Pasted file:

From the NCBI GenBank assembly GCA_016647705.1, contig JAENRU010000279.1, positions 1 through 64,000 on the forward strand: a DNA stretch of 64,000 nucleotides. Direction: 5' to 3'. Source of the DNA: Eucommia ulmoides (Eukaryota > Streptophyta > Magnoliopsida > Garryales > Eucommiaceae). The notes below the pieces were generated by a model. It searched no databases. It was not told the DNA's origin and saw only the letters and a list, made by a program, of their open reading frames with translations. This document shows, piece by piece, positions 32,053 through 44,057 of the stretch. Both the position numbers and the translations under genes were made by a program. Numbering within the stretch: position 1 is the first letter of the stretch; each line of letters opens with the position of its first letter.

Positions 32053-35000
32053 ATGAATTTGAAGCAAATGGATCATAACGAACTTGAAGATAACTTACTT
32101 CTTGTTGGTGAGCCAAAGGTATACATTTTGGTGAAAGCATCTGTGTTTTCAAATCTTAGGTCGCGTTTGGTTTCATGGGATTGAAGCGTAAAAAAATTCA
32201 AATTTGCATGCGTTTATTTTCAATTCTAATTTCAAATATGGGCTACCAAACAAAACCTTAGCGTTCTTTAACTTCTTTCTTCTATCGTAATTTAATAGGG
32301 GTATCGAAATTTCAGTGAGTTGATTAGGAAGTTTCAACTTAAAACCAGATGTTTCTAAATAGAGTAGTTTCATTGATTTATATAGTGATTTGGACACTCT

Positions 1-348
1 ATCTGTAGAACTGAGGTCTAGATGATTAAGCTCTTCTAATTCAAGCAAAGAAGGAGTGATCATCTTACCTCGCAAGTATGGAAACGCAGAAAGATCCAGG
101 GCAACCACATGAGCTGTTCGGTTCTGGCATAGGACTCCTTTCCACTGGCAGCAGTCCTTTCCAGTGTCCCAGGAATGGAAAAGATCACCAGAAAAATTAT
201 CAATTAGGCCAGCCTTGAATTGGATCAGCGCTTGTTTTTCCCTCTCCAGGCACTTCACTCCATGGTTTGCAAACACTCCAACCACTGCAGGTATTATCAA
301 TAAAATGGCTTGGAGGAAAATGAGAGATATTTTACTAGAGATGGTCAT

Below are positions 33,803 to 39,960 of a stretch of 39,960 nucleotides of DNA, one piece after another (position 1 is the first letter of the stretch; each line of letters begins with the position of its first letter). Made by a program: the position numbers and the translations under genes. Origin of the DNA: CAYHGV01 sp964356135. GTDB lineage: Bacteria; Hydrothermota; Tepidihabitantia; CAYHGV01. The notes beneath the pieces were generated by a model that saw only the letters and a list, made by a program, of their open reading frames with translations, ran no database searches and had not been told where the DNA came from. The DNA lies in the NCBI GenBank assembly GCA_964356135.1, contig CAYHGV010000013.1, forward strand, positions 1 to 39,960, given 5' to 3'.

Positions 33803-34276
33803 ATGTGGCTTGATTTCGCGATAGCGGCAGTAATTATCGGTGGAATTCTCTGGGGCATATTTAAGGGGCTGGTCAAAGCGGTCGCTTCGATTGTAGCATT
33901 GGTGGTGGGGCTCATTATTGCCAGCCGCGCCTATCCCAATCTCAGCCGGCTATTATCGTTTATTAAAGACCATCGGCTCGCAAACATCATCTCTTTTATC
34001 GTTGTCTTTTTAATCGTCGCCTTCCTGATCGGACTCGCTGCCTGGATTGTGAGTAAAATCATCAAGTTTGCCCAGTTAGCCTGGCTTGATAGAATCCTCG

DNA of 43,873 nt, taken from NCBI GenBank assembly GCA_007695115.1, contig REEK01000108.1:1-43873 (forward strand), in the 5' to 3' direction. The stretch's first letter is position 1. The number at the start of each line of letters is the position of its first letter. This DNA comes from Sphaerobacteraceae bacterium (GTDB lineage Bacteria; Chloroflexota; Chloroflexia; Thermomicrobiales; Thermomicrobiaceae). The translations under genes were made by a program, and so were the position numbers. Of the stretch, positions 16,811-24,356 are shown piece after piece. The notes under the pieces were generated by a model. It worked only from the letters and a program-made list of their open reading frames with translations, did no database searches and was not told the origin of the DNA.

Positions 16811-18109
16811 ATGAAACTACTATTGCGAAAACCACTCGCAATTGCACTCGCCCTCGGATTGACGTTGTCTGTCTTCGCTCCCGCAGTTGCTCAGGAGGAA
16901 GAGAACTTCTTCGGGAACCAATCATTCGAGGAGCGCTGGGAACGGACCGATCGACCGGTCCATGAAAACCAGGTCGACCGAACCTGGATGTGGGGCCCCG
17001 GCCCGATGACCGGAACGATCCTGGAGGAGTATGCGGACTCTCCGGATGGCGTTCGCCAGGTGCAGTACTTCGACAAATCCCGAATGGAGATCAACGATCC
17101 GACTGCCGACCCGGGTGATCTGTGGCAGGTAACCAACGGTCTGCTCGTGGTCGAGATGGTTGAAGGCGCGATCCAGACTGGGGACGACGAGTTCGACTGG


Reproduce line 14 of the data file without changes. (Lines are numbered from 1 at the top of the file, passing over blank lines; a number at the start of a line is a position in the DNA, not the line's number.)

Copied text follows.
33803 ATGTGGCTTGATTTCGCGATAGCGGCAGTAATTATCGGTGGAATTCTCTGGGGCATATTTAAGGGGCTGGTCAAAGCGGTCGCTTCGATTGTAGCATT